The history of iconoclasm, or image breaking, reveals much about our continuing and complex relationship to images, giving insight into larger questions concerning the sacred and the profane, materiality and spirituality, religion and modernity, says an art historian.
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The digital culture isn’t changing religion as much as it is reflecting offline shifts in Christian life, says a scholar of religion and media at Texas A&M University.
“Charis-Kairos (The Tears of Christ).” Taken from “The Four Holy Gospels,” illuminated by Makoto Fujimura, © 2011. Used by permission of Crossway, a publishing ministry of Good News Publishers, Wheaton, Ill.
Christians are made in the image of God the creator, destined to create music, poetry, fiction, dance and other works of art. This resource page gathers Faith & Leadership interviews, essays, videos and sermons by artists, writers, theologians and scholars on the subject of Christianity and the arts.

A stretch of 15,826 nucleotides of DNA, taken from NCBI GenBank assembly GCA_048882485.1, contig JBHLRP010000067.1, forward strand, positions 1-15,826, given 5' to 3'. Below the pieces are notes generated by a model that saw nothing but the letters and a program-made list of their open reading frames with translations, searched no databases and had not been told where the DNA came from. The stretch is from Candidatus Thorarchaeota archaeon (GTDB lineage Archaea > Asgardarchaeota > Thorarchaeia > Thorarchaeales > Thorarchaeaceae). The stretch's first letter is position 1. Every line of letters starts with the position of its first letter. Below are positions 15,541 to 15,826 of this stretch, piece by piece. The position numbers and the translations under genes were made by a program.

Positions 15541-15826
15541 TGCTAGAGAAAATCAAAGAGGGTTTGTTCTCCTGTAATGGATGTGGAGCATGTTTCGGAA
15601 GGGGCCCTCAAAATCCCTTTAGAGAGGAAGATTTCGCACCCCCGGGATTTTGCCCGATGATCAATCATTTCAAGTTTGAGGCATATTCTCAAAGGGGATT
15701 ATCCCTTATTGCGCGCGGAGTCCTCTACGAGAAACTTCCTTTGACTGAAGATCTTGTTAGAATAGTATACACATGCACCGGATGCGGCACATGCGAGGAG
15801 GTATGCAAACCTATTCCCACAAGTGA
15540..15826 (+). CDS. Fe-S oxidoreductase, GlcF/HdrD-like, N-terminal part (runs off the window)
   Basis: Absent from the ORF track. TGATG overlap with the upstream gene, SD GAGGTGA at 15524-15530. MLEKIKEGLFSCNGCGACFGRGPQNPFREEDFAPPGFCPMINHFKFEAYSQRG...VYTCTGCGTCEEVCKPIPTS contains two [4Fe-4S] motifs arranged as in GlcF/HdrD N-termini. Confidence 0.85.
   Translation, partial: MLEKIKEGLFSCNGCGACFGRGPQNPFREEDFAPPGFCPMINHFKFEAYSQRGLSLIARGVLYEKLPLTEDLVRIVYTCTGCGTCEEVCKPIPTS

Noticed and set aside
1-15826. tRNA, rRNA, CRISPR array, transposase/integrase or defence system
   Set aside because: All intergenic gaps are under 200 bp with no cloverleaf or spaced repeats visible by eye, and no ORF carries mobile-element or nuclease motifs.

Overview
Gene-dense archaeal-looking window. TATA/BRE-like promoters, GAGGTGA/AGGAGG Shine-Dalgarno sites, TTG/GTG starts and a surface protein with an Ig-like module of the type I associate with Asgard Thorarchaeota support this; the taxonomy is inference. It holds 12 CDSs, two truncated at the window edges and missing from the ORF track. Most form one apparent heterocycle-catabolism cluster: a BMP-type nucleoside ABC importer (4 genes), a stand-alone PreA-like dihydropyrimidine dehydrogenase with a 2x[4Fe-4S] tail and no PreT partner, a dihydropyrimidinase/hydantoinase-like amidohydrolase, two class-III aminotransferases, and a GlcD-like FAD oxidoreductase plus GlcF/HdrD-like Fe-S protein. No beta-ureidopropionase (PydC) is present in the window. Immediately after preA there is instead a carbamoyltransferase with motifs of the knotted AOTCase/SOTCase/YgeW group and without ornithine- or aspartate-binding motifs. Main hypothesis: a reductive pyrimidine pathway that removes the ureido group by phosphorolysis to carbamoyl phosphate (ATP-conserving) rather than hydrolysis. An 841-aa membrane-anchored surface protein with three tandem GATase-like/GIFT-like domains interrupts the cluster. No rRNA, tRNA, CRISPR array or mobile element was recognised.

Launched 10 years ago by the Christian band Jars of Clay, Blood:Water Mission draws on the power of artists -- musicians, writers, actors and visual artists -- to move people to creative social change.
The story of Ruth Bell Graham is not well-known. Although she embraced her role of “preacher's wife,” she also lived out a deeply personal Christian commitment, says a scholar who is writing her biography.
The marketing of brands has become so sophisticated that they can replace religious institutions by giving people a sense of community, identity and self-expression, says a consumer psychologist. This is a cautionary tale for Christian leaders seeking to grow the church.